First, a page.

The FCC’s Heavy Hand

Federal regulators should not be telling Internet service providers how to run their businesses.

The Washington Post
Monday, September 28, 2009

IN A SPEECH at the Brookings Institution last week, Federal Communications Commission Chairman Julius Genachowski promised that his agency’s plan for regulating Internet service providers (ISPs) will be “fair, transparent, fact-based and data-driven.”

That’s nice. But Mr. Genachowski failed to convincingly answer the most important question of all: Is this intervention necessary?

Mr. Genachowski claims to have seen “breaks and cracks” in the Internet that threaten to change the “fundamental architecture of openness.” He and other proponents of federal involvement cite a handful of cases they say prove that, left to their own devices, ISPs such as Comcast Corp. and AT&T will choke the free flow of information and technology. One example alluded to by the chairman: Comcast’s blocking an application by BitTorrent that would allow peer-to-peer video sharing. Yet that conflict was ultimately resolved by the two companies — without FCC intervention — after Comcast’s alleged bad behavior was exposed by a blogger.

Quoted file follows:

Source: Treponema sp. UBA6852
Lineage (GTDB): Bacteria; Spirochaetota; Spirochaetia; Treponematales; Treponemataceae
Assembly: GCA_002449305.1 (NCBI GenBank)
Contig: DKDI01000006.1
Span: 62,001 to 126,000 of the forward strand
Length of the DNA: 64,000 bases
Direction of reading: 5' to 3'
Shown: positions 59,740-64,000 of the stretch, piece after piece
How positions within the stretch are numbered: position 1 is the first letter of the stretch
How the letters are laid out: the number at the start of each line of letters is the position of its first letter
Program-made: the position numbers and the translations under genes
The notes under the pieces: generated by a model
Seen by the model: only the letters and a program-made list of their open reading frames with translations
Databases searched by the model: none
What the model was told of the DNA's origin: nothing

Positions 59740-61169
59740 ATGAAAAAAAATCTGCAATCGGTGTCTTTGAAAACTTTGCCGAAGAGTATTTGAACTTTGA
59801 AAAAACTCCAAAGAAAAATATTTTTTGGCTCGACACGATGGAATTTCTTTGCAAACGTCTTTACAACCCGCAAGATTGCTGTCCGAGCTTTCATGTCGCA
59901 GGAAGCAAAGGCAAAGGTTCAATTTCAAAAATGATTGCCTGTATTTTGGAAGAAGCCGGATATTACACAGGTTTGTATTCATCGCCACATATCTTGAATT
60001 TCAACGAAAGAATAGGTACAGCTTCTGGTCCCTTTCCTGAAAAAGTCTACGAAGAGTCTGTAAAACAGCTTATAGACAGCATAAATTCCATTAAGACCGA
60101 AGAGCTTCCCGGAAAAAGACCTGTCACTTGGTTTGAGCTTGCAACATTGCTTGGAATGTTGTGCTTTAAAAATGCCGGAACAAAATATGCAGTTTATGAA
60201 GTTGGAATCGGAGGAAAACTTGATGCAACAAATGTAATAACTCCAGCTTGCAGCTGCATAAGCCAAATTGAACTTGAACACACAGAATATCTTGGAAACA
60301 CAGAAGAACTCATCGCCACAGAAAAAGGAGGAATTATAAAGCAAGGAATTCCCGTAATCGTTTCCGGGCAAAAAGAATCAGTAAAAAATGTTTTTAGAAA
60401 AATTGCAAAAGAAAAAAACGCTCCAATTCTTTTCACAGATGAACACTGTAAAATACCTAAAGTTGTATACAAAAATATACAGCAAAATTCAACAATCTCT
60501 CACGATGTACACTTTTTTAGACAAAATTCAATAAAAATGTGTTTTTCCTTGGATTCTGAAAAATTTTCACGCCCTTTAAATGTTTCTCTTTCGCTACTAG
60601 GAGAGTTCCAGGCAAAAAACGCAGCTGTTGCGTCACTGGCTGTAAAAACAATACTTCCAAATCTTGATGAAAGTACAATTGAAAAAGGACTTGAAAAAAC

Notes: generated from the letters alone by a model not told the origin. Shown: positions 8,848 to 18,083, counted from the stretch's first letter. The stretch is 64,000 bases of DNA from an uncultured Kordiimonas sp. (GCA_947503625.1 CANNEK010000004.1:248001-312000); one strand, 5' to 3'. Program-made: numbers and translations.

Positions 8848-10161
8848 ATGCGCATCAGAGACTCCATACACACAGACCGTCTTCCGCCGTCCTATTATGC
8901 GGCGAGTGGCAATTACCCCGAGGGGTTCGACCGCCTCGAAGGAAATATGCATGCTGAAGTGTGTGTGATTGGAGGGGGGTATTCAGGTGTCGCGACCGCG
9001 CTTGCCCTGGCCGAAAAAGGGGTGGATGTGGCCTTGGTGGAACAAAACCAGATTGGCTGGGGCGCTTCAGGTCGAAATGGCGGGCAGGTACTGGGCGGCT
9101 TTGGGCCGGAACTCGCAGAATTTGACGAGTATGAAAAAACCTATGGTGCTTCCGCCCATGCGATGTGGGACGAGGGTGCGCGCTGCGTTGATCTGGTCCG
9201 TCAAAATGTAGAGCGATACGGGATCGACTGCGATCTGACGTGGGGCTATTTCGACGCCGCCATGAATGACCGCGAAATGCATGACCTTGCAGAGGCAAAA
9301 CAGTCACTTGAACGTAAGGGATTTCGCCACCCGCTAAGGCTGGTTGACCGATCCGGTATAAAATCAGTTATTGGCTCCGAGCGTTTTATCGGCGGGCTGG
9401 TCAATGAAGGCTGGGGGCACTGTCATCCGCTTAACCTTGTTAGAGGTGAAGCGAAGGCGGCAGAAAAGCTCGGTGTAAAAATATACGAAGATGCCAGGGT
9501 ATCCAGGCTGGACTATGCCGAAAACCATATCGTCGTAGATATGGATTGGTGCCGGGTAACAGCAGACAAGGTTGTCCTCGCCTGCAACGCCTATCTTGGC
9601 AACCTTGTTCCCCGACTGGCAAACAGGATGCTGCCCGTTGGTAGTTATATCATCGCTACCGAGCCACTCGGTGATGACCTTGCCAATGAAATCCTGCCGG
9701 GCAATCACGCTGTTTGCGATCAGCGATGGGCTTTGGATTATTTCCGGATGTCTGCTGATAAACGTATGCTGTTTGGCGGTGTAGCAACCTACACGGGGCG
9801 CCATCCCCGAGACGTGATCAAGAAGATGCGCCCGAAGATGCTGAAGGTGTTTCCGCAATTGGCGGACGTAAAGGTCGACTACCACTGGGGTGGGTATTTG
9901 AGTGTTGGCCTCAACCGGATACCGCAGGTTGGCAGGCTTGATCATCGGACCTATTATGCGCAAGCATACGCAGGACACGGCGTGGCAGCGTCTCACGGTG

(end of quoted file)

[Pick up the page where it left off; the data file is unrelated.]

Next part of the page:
Mr. Genachowski offered two proposals to combat alleged ISP misconduct. One should be embraced, the other shelved.

Mr. Genachowski is right to insist that ISPs be candid with the agency and the public about network management practices. Such disclosures are necessary, Mr. Genachowski asserted correctly, to “give consumers the confidence of knowing that they’re getting the service they’ve paid for” and “enable innovators to make their offerings work effectively over the Internet.” Transparency should go a long way toward allaying the concerns of those who fear ISP manipulation of markets. It also puts in doubt the need for Mr. Genachowski’s second, dubious offering.

This editorial continues at The Washington Post.

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